The nonprofit sector is experiencing a racial leadership gap. Studies show the percentage of people of color in the executive director/CEO role has remained under 20% for the last 15 years even as the country becomes more diverse.
To understand the causes of this disparity, the Building Movement Project conducted the Nonprofits, Leadership, and Race survey with over 4,000 respondents. The study found few differences between white and people of color (POC) respondents in their aspirations or preparation for leadership roles—in fact people of color are more likely to be interested in becoming a nonprofit leader than whites. Survey respondents identified Boards of Directors and executive recruiters as key barriers to the hiring of more people of color executive directors/CEOs.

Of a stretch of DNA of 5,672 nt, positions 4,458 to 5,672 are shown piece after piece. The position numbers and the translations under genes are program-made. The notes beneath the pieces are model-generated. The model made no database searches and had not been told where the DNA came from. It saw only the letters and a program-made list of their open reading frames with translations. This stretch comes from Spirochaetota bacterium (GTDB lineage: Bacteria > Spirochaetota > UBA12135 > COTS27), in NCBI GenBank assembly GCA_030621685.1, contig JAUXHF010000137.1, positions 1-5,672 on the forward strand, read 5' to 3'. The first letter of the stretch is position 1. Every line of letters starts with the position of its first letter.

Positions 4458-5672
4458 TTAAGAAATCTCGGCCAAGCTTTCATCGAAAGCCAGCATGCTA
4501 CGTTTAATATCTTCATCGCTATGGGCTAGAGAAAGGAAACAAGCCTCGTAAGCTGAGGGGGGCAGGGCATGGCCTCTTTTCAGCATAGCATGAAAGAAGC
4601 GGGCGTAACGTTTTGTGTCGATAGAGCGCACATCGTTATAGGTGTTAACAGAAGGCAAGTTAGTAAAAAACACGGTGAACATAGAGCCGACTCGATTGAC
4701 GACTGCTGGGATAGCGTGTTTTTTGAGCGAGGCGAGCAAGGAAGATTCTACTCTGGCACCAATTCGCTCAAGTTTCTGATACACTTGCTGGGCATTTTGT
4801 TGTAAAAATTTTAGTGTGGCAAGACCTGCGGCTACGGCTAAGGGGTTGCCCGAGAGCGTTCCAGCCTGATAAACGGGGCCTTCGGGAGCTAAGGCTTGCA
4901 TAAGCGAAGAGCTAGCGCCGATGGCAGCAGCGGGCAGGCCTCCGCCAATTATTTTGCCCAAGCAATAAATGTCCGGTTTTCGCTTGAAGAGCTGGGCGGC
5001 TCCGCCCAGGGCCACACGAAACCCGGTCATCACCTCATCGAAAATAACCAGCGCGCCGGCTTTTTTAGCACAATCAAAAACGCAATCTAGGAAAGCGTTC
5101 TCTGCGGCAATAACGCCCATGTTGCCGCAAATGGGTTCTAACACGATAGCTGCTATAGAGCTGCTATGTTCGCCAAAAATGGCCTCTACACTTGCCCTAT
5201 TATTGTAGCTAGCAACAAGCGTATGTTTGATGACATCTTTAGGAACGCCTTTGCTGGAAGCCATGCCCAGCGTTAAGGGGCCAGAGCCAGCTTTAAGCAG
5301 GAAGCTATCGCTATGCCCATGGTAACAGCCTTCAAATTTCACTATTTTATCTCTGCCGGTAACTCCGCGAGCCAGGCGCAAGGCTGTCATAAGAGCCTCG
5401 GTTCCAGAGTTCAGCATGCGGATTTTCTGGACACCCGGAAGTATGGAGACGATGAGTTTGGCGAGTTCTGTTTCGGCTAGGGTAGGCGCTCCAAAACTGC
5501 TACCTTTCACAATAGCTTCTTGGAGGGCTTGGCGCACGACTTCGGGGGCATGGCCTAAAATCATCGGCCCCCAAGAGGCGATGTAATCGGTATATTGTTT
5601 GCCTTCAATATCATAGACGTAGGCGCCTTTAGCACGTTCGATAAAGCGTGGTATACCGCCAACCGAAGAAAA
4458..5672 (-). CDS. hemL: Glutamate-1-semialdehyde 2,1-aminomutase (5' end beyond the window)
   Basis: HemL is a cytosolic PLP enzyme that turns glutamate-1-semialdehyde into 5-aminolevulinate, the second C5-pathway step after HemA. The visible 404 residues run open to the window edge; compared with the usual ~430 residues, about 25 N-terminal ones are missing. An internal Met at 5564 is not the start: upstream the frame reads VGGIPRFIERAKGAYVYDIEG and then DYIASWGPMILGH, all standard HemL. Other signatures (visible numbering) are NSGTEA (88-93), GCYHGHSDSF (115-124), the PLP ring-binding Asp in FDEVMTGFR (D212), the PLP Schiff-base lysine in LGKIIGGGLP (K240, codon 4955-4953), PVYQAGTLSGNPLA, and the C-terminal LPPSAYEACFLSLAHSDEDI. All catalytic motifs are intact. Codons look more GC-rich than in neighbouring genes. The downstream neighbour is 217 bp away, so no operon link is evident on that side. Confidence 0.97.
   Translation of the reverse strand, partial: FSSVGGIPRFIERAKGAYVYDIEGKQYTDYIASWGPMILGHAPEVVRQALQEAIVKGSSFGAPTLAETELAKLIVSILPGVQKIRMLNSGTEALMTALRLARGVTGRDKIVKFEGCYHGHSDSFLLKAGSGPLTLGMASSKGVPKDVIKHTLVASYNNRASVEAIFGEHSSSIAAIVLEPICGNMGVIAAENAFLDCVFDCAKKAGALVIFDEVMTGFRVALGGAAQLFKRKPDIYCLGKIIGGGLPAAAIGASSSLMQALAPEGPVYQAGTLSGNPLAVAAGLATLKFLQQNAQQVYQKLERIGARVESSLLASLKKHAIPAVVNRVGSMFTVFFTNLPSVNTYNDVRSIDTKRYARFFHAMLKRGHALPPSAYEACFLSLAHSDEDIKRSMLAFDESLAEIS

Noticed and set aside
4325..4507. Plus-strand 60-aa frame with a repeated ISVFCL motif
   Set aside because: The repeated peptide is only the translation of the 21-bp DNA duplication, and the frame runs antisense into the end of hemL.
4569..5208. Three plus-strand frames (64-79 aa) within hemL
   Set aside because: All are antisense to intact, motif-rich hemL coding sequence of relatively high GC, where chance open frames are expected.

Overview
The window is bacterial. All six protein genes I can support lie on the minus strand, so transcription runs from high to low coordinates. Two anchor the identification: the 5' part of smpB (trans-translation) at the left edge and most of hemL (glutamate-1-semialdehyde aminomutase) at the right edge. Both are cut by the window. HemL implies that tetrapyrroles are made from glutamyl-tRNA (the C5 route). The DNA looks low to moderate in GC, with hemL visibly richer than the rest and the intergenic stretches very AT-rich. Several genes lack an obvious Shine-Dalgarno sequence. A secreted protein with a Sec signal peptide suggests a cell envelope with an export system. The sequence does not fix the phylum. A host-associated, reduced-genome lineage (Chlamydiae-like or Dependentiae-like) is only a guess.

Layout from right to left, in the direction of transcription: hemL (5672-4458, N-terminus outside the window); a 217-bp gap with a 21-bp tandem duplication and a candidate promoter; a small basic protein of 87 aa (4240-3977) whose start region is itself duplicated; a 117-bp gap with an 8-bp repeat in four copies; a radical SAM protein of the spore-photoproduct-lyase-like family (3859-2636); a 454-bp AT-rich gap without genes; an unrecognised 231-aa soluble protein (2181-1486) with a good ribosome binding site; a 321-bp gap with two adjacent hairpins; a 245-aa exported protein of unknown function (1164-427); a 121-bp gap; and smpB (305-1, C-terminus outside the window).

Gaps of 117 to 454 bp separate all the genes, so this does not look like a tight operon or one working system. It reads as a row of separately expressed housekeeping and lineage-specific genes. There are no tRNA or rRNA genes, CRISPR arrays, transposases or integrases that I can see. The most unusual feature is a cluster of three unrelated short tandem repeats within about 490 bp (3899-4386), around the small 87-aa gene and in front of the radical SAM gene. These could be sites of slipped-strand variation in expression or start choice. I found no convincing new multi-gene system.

The results call into question the common assumption that to increase the diversity of nonprofit leaders, people of color need more training. The findings point to a new narrative. To increase the number of people of color leaders, the nonprofit sector needs to address the practices and biases of those governing nonprofit organizations. Rather than focus on the perceived deficits of potential leaders of color, the sector should concentrate on educating nonprofit decision-makers on the issues of race equity and implicit bias accompanied by changes in action leading to measurable results. This transfers the responsibility for the racial leadership gap from those who are targeted (people of color) to those who oversee organizations as well as the sector overall, which needs to embrace systems change work to ensure that its policies, practices, and culture are aligned with the values of diversity, inclusion, and equity.